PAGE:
Investing can be intimidating, especially for beginners. Sometimes, you just don’t know where to start. So we thought it would be a good idea to shed a bit more light on the terms and expressions frequently used either on the ICONOMI platform or otherwise in the world of investing. Let’s start with some basics.
Welcome to the crypto world
First off, there’s this thing called cryptocurrencies, or just crypto. What is that in the first place? A cryptocurrency is a digital asset that uses cryptography to secure financial transactions, control the creation of additional units, and verify the transfer of assets. Still confusing? How about ‘internet money?’
That’s all well and fine, but what on earth is cryptography? See, it’s not that simple after all. 😉 According to Wikipedia, cryptography means constructing and analyzing protocols that prevent third parties or the public from reading private messages. In essence, to prevent people from sticking their nose into your business.
By now, we’re sure everyone reading these lines has heard of Bitcoin. But there are so many other cryptocurrencies out there. And they even have a common name – Altcoins, or ‘Alts’ for short. Alts were conceived as an alternative to Bitcoin and therefore encompass all cryptocurrencies that are not Bitcoin.
Moving on – we’ve written before that Bitcoin and Blockchain are two different things. But what is blockchain anyway? This one’s a tough cookie, so we’ll just borrow from the internet: a blockchain is a growing list of records, called blocks, which are linked using cryptography. It’s basically a network of hundreds, sometimes even thousands of computers running software code that enables Bitcoin and Alts to exist and travel from one address to another.
Address? Like a postal address? Well, not quite. Similar to an email address, a blockchain address is an alphanumeric string of characters that represent a destination where crypto can be sent to and from. For example, a Bitcoin address looks like this: 3KbWWjumBGLBUWYCeidydxe1uET9QyWoEg. Harder to remember than your phone number, yes, so thank the universe for copy/paste.
An address usually involves the use of a public and private keys. And no, we’re not trying to confuse you, these things actually do exist, we swear!
So now you have your public and private keys. But where’s that Bitcoin? Technically, Bitcoin and other cryptocurrencies are always stored on the blockchain, you just move them with the help of private keys. You can do this using computer language, or make your life a lot easier and use a wallet. And no, not the thing you put in your back pocket. This one is different. A crypto wallet is software that allows users to store their cryptocurrencies in a user-friendly way.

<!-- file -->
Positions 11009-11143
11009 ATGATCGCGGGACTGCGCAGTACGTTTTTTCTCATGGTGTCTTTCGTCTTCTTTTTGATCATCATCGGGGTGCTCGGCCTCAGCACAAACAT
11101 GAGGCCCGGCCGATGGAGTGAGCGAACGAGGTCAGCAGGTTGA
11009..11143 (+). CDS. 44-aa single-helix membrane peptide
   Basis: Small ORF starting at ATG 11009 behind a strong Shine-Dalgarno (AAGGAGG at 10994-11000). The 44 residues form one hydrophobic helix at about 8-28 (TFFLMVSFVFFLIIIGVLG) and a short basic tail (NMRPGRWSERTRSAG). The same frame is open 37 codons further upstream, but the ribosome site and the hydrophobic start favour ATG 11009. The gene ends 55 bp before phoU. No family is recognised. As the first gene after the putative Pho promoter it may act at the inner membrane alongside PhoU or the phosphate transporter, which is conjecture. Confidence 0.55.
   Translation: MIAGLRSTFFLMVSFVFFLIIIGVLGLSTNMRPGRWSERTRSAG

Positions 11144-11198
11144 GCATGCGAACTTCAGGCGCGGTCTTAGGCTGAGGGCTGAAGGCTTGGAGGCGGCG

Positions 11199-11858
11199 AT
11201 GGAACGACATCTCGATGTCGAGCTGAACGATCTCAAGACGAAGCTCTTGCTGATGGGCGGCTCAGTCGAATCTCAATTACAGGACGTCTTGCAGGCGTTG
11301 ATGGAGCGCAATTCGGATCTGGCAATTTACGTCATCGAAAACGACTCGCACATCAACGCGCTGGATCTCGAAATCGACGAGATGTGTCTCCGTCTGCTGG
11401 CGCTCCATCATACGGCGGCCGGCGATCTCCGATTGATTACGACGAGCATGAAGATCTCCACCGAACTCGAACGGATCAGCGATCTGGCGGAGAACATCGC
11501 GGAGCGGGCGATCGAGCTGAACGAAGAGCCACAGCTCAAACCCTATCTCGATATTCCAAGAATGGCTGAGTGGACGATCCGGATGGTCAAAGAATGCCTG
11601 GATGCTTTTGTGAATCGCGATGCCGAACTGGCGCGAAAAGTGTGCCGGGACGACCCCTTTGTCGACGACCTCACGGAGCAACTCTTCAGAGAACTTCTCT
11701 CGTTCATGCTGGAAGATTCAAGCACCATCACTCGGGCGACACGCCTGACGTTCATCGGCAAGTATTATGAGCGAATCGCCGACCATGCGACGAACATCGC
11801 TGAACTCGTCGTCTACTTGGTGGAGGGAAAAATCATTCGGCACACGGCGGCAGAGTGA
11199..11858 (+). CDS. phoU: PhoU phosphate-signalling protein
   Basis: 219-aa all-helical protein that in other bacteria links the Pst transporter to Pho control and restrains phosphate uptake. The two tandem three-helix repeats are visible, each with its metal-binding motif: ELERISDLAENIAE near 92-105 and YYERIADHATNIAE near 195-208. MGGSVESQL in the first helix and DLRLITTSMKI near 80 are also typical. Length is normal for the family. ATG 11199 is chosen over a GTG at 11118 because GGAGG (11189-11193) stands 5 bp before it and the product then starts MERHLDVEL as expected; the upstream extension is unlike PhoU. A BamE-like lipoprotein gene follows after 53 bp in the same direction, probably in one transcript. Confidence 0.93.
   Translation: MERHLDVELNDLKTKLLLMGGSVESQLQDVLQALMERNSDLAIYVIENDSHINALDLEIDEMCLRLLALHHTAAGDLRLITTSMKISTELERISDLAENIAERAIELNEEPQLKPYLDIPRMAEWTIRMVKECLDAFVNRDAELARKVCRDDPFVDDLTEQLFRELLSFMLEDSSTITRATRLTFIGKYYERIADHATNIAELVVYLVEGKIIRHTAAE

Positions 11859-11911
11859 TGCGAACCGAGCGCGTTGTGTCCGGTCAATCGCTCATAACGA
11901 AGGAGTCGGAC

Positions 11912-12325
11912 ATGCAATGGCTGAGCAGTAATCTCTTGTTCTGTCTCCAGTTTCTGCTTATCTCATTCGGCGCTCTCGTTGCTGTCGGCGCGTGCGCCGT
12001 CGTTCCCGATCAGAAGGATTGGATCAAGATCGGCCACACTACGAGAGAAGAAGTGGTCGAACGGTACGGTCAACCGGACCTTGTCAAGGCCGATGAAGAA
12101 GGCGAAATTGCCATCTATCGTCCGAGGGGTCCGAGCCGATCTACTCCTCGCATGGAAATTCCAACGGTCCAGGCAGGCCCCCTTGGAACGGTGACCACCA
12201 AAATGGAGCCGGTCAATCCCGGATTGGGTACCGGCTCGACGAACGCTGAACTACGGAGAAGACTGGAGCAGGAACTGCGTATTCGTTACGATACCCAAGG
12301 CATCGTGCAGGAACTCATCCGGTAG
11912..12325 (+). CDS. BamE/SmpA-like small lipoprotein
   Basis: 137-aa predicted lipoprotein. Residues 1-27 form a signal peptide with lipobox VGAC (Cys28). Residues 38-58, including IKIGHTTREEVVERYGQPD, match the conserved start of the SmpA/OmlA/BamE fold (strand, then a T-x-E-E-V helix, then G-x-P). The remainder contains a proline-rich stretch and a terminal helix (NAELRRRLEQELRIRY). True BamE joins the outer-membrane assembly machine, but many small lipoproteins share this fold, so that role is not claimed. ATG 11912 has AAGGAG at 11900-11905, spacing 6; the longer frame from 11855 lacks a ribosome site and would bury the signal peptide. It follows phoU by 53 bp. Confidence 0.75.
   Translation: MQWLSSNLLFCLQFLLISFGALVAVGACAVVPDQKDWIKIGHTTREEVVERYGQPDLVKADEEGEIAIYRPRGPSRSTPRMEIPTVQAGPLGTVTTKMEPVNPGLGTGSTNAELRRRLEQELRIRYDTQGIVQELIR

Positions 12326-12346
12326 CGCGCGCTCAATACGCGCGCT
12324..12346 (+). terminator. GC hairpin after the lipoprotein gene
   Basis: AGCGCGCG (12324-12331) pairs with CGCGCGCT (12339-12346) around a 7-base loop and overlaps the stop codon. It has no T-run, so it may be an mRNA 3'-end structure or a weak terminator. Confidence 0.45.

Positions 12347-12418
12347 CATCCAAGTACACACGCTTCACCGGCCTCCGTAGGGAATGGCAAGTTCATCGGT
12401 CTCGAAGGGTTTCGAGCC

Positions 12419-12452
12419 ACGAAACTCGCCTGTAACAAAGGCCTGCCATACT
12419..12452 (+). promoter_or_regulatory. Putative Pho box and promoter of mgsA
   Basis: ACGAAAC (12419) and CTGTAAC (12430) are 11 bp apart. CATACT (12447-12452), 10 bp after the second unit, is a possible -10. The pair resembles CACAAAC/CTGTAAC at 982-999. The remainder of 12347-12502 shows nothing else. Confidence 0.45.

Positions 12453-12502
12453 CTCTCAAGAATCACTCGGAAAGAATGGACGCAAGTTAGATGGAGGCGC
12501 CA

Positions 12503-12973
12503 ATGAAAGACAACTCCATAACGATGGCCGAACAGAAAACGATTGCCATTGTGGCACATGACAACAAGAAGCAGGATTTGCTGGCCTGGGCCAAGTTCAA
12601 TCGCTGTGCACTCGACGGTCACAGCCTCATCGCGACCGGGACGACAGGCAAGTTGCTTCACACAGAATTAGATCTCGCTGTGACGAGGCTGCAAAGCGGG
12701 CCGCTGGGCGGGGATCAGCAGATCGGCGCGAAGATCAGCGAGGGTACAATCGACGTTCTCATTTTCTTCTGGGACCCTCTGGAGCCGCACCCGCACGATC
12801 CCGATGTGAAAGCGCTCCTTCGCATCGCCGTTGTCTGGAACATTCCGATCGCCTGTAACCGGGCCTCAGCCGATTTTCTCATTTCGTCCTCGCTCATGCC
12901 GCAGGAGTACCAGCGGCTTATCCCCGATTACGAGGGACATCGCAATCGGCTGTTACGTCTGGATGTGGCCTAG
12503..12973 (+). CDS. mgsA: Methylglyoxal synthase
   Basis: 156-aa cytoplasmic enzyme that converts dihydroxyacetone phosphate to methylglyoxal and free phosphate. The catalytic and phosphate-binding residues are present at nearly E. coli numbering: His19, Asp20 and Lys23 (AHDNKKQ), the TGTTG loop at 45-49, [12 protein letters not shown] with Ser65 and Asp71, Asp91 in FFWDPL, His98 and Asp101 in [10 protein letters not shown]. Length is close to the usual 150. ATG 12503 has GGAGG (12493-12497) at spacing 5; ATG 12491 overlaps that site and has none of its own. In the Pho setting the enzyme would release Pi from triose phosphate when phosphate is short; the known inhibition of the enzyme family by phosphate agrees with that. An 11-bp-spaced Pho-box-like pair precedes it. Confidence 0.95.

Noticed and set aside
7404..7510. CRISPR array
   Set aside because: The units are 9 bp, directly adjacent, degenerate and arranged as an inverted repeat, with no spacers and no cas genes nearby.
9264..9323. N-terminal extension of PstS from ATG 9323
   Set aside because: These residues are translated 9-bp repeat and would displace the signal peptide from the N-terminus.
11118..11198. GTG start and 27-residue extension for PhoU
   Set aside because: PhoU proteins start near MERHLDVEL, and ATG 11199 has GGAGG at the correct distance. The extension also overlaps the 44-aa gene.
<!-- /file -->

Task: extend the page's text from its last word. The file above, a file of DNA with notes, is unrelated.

You also might have heard of the term cold storage. Only without actually using a fridge. The term cold storage refers to preserving cryptocurrencies offline, which is generally considered a safer option, preventing your crypto funds to be stolen by hackers. This is especially important when dealing with a large amount of cryptocurrency.
At the end of the day, this is still finance
Having covered the basics, you either have invested or want to invest. And since you’ve come to ICONOMI, we’ll guide you through a phrase or two you might not fully understand.
Let’s start with the market price, which is the economic price for which a good or service is offered in the marketplace.
Apart from market prices, we also show the market cap of individual cryptocurrencies. A market cap (short for market capitalization) is the total capitalization of a cryptocurrency’s price. Essentially, the market price multiplied by the total number of coins that are circulating in the market.
Similar to a market cap for individual currencies, our Crypto Funds show something called AUM, or Assets Under Management. AUM measures the total value of assets invested in an individual fund.